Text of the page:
While our planet has experienced some ground-breaking milestones over the past 50 years, we are also still woefully behind in so many areas. Racial, ethnic, gender and economic inequality, terrorism, third-world genocide, our schools and public venues are seemingly unsafe because of our inability as a society to agree on the most basic of fundamentals like prioritizing the lives of our children over the right to own an assault style weapon.
I see a country that has come so far, and yet still has so far to go.
In 1968 John Kay of Steppenwolf once said while introducing their legendary song Monster: “despite the things that are wrong in our country, there are too many good things worth saving to let the whole thing go down the drain, so I think we should get together as much as we can and bring about change”. That statement combined with the narrative of the song provides a prophetic backdrop for where I believe we are today: https://www.youtube.com/watch?v=Yvf9kENZ_ao.
If you don’t have 9 minutes to listen you can read the lyrics here: http://songmeanings.com/songs/view/11420/
Martin Luther King, Jr., Robert F. Kennedy and so many others proved we could, in fact, come together and bring about change. They handed us the baton and while I wouldn’t say we’ve dropped it, we are not running an inspiring anchor leg!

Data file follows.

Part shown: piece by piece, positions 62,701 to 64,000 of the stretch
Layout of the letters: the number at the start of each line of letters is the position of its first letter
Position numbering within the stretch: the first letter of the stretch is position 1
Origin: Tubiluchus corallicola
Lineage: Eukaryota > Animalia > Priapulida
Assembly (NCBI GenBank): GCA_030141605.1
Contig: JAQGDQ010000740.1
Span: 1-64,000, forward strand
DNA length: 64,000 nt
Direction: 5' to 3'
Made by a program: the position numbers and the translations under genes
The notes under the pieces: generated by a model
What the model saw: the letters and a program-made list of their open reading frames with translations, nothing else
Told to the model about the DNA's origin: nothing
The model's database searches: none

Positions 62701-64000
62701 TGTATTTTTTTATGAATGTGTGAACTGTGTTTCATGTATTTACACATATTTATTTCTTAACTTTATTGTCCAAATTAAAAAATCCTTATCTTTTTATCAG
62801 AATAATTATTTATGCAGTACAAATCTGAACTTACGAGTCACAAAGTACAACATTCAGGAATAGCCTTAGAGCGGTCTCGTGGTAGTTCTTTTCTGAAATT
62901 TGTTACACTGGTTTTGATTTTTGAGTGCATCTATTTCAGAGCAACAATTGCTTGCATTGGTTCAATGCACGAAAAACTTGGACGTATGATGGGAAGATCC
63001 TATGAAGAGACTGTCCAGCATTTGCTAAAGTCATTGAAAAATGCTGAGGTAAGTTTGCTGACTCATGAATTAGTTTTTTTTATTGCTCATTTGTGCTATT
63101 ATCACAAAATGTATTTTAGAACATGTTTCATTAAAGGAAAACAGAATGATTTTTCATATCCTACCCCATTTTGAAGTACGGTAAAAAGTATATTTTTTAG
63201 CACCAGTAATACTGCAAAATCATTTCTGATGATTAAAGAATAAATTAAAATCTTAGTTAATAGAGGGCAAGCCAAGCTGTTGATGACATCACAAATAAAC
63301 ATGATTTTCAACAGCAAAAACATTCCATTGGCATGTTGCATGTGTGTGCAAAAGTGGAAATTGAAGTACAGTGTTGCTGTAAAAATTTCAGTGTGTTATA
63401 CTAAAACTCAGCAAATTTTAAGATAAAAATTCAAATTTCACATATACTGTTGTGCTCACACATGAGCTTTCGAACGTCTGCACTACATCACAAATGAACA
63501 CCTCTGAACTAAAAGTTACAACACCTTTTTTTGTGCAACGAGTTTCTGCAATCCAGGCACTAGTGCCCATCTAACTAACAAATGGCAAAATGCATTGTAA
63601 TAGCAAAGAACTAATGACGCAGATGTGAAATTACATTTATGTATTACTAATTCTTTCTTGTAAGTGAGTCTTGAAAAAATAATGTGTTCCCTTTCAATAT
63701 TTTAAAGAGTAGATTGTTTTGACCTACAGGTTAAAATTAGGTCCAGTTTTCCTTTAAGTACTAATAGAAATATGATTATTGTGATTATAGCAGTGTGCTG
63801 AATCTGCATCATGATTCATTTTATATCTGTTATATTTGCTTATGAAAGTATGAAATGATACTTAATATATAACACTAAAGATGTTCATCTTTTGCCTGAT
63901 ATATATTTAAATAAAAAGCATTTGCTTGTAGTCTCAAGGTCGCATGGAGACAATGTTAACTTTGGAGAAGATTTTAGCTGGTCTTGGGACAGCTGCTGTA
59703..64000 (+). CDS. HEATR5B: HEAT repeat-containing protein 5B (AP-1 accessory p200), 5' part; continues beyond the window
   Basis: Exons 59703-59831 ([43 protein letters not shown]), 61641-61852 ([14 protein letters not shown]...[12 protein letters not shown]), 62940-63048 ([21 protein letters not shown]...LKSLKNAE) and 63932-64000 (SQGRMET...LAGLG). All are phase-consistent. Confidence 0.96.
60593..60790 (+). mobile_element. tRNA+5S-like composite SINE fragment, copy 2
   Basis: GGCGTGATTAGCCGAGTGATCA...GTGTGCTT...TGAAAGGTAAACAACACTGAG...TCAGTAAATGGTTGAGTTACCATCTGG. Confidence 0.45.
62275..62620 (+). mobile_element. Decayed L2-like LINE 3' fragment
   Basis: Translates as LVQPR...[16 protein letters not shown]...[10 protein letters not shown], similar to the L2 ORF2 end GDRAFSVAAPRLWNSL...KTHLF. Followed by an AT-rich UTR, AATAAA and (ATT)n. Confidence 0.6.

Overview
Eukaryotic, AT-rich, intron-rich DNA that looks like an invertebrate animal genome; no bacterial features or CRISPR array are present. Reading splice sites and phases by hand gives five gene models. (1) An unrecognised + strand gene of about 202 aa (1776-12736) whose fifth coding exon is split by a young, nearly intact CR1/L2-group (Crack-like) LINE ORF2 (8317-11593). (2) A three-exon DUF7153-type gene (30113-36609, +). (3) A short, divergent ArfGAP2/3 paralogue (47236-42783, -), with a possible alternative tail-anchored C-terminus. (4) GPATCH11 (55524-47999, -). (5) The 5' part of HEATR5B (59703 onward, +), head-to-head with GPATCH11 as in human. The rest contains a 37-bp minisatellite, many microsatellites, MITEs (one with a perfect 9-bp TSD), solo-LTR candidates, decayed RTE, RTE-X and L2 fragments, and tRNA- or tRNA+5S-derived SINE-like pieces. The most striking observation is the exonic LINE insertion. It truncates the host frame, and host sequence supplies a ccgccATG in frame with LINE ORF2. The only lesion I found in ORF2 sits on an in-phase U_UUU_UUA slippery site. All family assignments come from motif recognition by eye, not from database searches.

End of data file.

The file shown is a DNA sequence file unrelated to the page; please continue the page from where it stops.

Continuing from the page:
We have to do better!
1968 was a turning point for the United States. The youth inspired upheaval that rocked our nation fostered a generation of change. One doesn’t have to look hard to see parallels between then and now. Just as in 1968, today’s America is bitterly divided politically and culturally. The world is in the midst of profound change. Just as my generation of baby boomers were coming of age in 1968 with the promise of seismic change, today’s millennials, with their unique formative influences, are growing more politically active and advocating for their own form of change.
Our 2nd grandchild was born this past January. Grandkids change things. Your perspective, priorities and plans. All for the better I must say. One thing that their arrival has crystallized for me is how precious a young life truly is. It won’t be long before they are attending school and more than anything I want that school to be a safe haven. They say in life you have to learn to pick your battles. One thing that means for me is becoming a one issue voter, with the issue being to protect our children from gun violence because for me, nothing else is more important. After all, if we can’t protect our children, what else is there?
It may not be much, and it might not make a difference. But it might. And that will be my birthday gift to myself! For you it might be something different, but the point is pick YOUR battle! Come off the sidelines and get in the game for whatever it is in which you believe.
Early morning, April four Shot rings out in the Memphis sky Free at last, they took your life They could not take your pride
Songwriters: Adam Clayton / Dave Evans / Larry Mullen / Paul David Hewson
Let’s all have some pride. Let’s all do something to improve the world in which we live. Our country was built by PEOPLE; not governments, clubs, institutions, militaries, but people just like you and me. One step at a time. One decision at a time. The challenges of today can seem insurmountable but just like Dr. King, Senator Kennedy and so many others before and after, if we can just remove the blinders, minimize the polarized emotions and think logically and rationally, taking one step at a time, we too can do our part to fulfill the promise of our forebears.
………….. and that, my friends, is my birthday wish!